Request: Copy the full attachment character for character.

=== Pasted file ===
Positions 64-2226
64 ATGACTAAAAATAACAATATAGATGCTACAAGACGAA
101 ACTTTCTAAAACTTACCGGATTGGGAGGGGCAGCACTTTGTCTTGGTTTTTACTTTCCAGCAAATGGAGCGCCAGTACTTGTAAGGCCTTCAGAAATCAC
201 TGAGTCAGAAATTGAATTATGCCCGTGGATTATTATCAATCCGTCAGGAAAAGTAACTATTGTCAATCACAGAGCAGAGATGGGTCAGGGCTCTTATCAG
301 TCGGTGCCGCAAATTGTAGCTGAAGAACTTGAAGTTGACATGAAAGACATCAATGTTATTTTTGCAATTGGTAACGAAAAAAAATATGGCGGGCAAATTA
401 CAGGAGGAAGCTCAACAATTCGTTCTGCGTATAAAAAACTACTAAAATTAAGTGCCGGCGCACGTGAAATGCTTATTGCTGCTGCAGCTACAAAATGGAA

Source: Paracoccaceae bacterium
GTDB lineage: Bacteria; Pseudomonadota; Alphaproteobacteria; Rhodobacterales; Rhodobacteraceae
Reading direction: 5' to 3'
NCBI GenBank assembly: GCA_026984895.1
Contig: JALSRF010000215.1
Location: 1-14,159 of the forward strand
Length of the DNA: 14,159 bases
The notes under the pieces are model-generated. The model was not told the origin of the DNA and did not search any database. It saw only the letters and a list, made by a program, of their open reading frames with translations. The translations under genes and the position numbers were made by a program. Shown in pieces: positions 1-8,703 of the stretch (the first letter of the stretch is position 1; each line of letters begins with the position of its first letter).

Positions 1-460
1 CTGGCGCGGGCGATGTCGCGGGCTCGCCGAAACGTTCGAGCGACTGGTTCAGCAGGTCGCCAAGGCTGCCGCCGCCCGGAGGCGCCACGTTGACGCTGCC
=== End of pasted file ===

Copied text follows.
Positions 64-2226
64 ATGACTAAAAATAACAATATAGATGCTACAAGACGAA
101 ACTTTCTAAAACTTACCGGATTGGGAGGGGCAGCACTTTGTCTTGGTTTTTACTTTCCAGCAAATGGAGCGCCAGTACTTGTAAGGCCTTCAGAAATCAC
201 TGAGTCAGAAATTGAATTATGCCCGTGGATTATTATCAATCCGTCAGGAAAAGTAACTATTGTCAATCACAGAGCAGAGATGGGTCAGGGCTCTTATCAG
301 TCGGTGCCGCAAATTGTAGCTGAAGAACTTGAAGTTGACATGAAAGACATCAATGTTATTTTTGCAATTGGTAACGAAAAAAAATATGGCGGGCAAATTA
401 CAGGAGGAAGCTCAACAATTCGTTCTGCGTATAAAAAACTACTAAAATTAAGTGCCGGCGCACGTGAAATGCTTATTGCTGCTGCAGCTACAAAATGGAA

Source: Paracoccaceae bacterium
GTDB lineage: Bacteria; Pseudomonadota; Alphaproteobacteria; Rhodobacterales; Rhodobacteraceae
Reading direction: 5' to 3'
NCBI GenBank assembly: GCA_026984895.1
Contig: JALSRF010000215.1
Location: 1-14,159 of the forward strand
Length of the DNA: 14,159 bases
The notes under the pieces are model-generated. The model was not told the origin of the DNA and did not search any database. It saw only the letters and a list, made by a program, of their open reading frames with translations. The translations under genes and the position numbers were made by a program. Shown in pieces: positions 1-8,703 of the stretch (the first letter of the stretch is position 1; each line of letters begins with the position of its first letter).

Positions 1-460
1 CTGGCGCGGGCGATGTCGCGGGCTCGCCGAAACGTTCGAGCGACTGGTTCAGCAGGTCGCCAAGGCTGCCGCCGCCCGGAGGCGCCACGTTGACGCTGCC